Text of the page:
Practical Object Oriented Design, by Sandy Metz
Recommended by Elisa
It’s the book that I’m reading currently and it’s one of those books that grips you from the first moment.
It teaches you to think before programming, it shows us how we should organise our code to make it readable and easy to maintain over time, all backed by a large number of examples.
It’s one of those books that when you re-read it continues to teach you new things.
Learn You a Haskell for Great Good! by Miran Lipovača
Recommended by Armand
Haskell is what I expected programming would be before my first acquaintance with it. I had no idea yet that it can be an imperative affair most of the time (of course, I would not have used these terms by then). When I heard about it later on, it was love at first sight.
Regardless of its real-world applications, Haskell is a delight to play with. Once you understand what is going, it gives you both that rare feeling of elightenment and some insights that will help you elsewhere in your day-to-day programming.
However, both the Haskell ecosystem and community are not known for being the most welcoming ones. That is why I am recommending this book, as it is the one that finally helped me take the first steps into it.
And it's witty, it has cute drawings and it's free on the internets! 🎉
Crossing the chasm, by Geoffrey A. Moore
Recommended by Divins
The point of greatest peril in the development of a high-tech market lies in making the transition from an early market dominated by a few visionary customers to a mainstream market dominated by a large block of customers who are predominantly pragmatists.
The gap between these two markets is what we call the chasm and must be a primary focus of any long-term high-tech marketing plan.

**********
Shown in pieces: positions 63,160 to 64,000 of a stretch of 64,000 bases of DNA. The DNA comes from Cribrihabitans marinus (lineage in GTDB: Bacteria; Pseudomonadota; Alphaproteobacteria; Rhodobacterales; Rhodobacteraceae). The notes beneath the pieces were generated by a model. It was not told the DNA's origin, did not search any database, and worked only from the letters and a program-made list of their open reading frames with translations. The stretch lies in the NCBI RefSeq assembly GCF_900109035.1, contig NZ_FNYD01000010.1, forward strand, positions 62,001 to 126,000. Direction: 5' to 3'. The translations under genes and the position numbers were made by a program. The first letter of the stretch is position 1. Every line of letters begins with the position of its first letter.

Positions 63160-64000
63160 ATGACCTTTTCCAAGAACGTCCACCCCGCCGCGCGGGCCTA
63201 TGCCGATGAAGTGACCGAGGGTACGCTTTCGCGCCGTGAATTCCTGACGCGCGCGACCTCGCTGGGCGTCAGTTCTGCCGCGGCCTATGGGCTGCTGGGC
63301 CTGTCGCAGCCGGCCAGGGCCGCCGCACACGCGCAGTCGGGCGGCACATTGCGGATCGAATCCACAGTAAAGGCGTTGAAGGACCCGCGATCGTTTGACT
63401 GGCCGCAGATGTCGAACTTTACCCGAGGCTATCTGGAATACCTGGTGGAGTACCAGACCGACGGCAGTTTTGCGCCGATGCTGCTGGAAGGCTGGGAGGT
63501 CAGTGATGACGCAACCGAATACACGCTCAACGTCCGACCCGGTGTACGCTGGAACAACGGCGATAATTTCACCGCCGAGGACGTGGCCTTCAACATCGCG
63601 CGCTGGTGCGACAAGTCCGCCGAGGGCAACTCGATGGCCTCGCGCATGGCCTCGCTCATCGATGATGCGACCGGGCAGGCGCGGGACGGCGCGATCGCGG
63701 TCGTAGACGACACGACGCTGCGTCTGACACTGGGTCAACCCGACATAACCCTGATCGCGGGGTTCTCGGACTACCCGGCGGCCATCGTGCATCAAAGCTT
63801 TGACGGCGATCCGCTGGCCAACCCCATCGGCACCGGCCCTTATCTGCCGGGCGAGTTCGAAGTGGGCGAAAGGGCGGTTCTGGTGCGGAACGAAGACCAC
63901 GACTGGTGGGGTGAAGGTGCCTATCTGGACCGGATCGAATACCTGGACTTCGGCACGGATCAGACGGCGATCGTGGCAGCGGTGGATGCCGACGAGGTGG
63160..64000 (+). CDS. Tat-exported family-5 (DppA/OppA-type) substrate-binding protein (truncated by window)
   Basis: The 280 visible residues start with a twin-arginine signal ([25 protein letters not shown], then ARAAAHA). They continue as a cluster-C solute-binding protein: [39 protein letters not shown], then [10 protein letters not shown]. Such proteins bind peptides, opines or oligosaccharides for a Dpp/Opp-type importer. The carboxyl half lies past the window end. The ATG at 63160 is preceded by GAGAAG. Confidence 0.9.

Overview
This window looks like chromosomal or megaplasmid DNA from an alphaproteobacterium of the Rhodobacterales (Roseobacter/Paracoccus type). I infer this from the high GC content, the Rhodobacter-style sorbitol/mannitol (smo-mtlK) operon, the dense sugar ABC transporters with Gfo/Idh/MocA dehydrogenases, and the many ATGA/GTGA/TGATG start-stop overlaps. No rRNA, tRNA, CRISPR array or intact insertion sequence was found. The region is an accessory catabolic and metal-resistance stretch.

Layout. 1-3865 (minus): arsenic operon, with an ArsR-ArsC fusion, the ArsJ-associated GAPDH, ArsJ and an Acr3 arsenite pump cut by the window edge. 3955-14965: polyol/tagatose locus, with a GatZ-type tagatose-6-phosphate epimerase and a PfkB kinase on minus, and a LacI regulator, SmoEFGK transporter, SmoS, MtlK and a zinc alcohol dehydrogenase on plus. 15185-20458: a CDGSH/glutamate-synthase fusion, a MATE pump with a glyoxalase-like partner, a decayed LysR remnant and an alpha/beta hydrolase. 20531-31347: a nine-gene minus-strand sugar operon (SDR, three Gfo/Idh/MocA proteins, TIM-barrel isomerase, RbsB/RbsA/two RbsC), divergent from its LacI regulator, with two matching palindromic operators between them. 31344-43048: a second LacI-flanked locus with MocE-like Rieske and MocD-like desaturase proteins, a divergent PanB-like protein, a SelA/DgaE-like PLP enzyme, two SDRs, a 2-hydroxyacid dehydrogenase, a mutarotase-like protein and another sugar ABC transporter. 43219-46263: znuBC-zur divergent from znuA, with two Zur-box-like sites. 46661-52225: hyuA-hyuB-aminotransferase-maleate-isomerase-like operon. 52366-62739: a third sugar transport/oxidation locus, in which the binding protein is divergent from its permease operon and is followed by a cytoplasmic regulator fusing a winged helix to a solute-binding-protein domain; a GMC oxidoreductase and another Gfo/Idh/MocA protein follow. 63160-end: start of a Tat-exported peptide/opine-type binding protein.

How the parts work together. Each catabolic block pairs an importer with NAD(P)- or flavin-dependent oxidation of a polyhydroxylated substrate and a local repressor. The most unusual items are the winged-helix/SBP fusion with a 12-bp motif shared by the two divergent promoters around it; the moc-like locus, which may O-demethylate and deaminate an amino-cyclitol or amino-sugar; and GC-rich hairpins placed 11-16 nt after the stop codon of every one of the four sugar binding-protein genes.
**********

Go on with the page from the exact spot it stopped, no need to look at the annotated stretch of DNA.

This book gives imho a nice marketing vision that has helped me understand the need of changing strategies while your product matures and the target audience changes.
Clean Code, by Robert C. Martin
Recommended by Edgar
When I read this book for the first time it completely changed the way I was writing code. For me it's such a great book because it explains how you can write more readable and easier to test code and it also shows the importance of doing so.
Hello Ruby, by Linda Liukas
Recommended by Svenja
First of all, I have to admit that I actually didn't read these books (there's more than one and they are available in more than 20 languages) but I love everything about the idea behind: showing kids the world of computers, programming and technology. And teaching this knowledge in such a marvellous way with (in my opinion) gorgeous illustrations and really nice examples (you can find some on her website).
why's (poignant) Guide to Ruby, by why the lucky stiff
Recommended by Agustí
An entertaining introduction to Ruby, an unusual programming book with cartoons and humor. I recommend to read it just for the sake of reading it.
The book is distributed under the Creative Commons Attribution-ShareAlike license.
Inventing Bitcoin, by Yan Pritzker
Recommended by Faith
This is a great short book explaining what Bitcoin is, Why it is important and who controls it. It gives high-level explanations of the concepts so it's a great resource for beginners to understand the history of bitcoin and where it's headed.
Cover image by Ajuntament de les Franqueses del Vallès